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Amplifying Islam in the European Soundscape : Religious Pluralism and Secularism in the Netherlands
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Public manifestations of Islam remain fiercely contested across the Global West. Studies to date have focused on the visual presence of Islam – the construction of mosques or the veiling of Muslim women. Amplifying Islam in the European Soundscape is the first book to add a sonic dimension to analyses of the politics of Islamic aesthetics in Europe.
Sound does not respect public/private boundaries, and people experience sound viscerally. As such, the public amplification of the azan, the call to prayer, offers a unique opportunity to understand what is at stake in debates over religious toleration and secularism. The Netherlands were among the first European countries to allow the amplification of the azan in the 1980s, and Pooyan Tamimi Arab explores this as a case study embedded in a broader history of Dutch religious pluralism.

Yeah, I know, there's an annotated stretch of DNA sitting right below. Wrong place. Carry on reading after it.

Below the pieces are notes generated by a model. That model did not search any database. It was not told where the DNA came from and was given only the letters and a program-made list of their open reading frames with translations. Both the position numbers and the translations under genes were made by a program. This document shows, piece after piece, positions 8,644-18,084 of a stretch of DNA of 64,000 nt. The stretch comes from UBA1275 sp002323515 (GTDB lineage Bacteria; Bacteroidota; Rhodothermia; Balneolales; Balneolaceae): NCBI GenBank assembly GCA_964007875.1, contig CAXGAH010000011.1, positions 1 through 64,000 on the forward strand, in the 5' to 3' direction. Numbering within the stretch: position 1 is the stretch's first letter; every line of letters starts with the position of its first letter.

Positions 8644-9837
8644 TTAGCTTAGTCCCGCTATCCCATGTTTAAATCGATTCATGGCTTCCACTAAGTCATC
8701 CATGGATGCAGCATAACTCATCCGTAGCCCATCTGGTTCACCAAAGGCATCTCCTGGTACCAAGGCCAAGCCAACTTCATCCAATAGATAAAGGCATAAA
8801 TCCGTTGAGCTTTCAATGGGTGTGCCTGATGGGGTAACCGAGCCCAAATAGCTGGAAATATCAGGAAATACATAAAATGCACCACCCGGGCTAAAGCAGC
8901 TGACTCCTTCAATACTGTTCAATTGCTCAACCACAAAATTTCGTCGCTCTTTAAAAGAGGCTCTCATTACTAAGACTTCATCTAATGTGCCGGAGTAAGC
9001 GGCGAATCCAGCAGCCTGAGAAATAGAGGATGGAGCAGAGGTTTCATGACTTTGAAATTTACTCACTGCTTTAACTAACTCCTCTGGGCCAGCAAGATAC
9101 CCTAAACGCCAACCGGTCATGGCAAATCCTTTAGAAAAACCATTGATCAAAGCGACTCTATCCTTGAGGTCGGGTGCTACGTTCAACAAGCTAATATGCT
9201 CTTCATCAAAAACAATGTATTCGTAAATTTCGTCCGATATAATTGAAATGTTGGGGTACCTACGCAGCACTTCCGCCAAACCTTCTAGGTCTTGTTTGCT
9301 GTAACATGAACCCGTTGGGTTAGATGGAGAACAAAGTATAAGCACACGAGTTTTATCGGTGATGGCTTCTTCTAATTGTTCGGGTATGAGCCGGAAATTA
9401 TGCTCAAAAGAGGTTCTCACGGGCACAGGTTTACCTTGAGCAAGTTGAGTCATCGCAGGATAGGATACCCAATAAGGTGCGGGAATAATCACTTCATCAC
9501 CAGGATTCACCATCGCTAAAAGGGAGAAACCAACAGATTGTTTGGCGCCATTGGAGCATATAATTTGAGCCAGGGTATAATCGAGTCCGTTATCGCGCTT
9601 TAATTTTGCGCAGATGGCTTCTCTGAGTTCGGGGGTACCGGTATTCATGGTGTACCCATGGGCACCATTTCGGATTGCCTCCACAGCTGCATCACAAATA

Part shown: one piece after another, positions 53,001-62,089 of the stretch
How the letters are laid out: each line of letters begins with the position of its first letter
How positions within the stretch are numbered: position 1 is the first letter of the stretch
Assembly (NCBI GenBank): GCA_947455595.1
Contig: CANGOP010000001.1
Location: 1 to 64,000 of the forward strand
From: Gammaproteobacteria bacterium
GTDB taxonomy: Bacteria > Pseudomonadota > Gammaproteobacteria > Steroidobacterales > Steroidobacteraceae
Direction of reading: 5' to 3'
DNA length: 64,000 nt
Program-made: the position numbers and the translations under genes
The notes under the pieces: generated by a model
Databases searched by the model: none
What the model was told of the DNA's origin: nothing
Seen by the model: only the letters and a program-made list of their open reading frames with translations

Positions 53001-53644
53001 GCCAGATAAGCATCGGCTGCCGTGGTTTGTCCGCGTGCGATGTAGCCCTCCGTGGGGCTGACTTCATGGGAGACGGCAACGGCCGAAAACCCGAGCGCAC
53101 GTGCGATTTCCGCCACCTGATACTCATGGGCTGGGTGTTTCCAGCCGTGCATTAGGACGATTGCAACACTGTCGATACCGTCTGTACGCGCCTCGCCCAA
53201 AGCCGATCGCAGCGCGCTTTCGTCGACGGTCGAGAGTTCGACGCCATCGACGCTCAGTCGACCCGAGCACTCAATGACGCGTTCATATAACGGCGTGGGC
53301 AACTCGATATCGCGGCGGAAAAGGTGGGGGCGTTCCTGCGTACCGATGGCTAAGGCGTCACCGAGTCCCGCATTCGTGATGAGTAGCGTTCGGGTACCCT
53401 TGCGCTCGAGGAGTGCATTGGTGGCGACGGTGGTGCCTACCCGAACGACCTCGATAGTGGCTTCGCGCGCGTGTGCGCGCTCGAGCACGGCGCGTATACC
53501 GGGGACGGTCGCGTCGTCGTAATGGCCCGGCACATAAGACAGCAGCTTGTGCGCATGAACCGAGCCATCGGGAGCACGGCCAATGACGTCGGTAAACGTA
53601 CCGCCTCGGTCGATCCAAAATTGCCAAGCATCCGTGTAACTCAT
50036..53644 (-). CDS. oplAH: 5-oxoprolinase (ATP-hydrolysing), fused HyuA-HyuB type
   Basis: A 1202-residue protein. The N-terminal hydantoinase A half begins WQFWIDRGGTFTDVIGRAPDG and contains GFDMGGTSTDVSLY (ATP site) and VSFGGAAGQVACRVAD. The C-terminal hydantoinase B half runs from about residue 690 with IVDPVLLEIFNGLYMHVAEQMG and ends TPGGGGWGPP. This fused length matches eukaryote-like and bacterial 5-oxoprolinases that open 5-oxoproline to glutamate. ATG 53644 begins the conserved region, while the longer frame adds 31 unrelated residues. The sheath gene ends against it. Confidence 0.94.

The book offers a pointed critique of social theories that regard secularism as all-encompassing. While cultural forms of secularism exclude Muslim rights to public worship, Amplifying Islam in the European Soundscape argues that political and constitutional secularism also enables Muslim demands for amplifying calls to prayer. It traces how these exclusions and inclusions are effected through proposals for mosques, media debates, law and policy, but also in negotiations on the ground between residents, municipalities and mosques.
This book is open access and available on www.bloomsburycollections.com. It is funded by the Religious Matters in an Entangled World program, Utrecht University.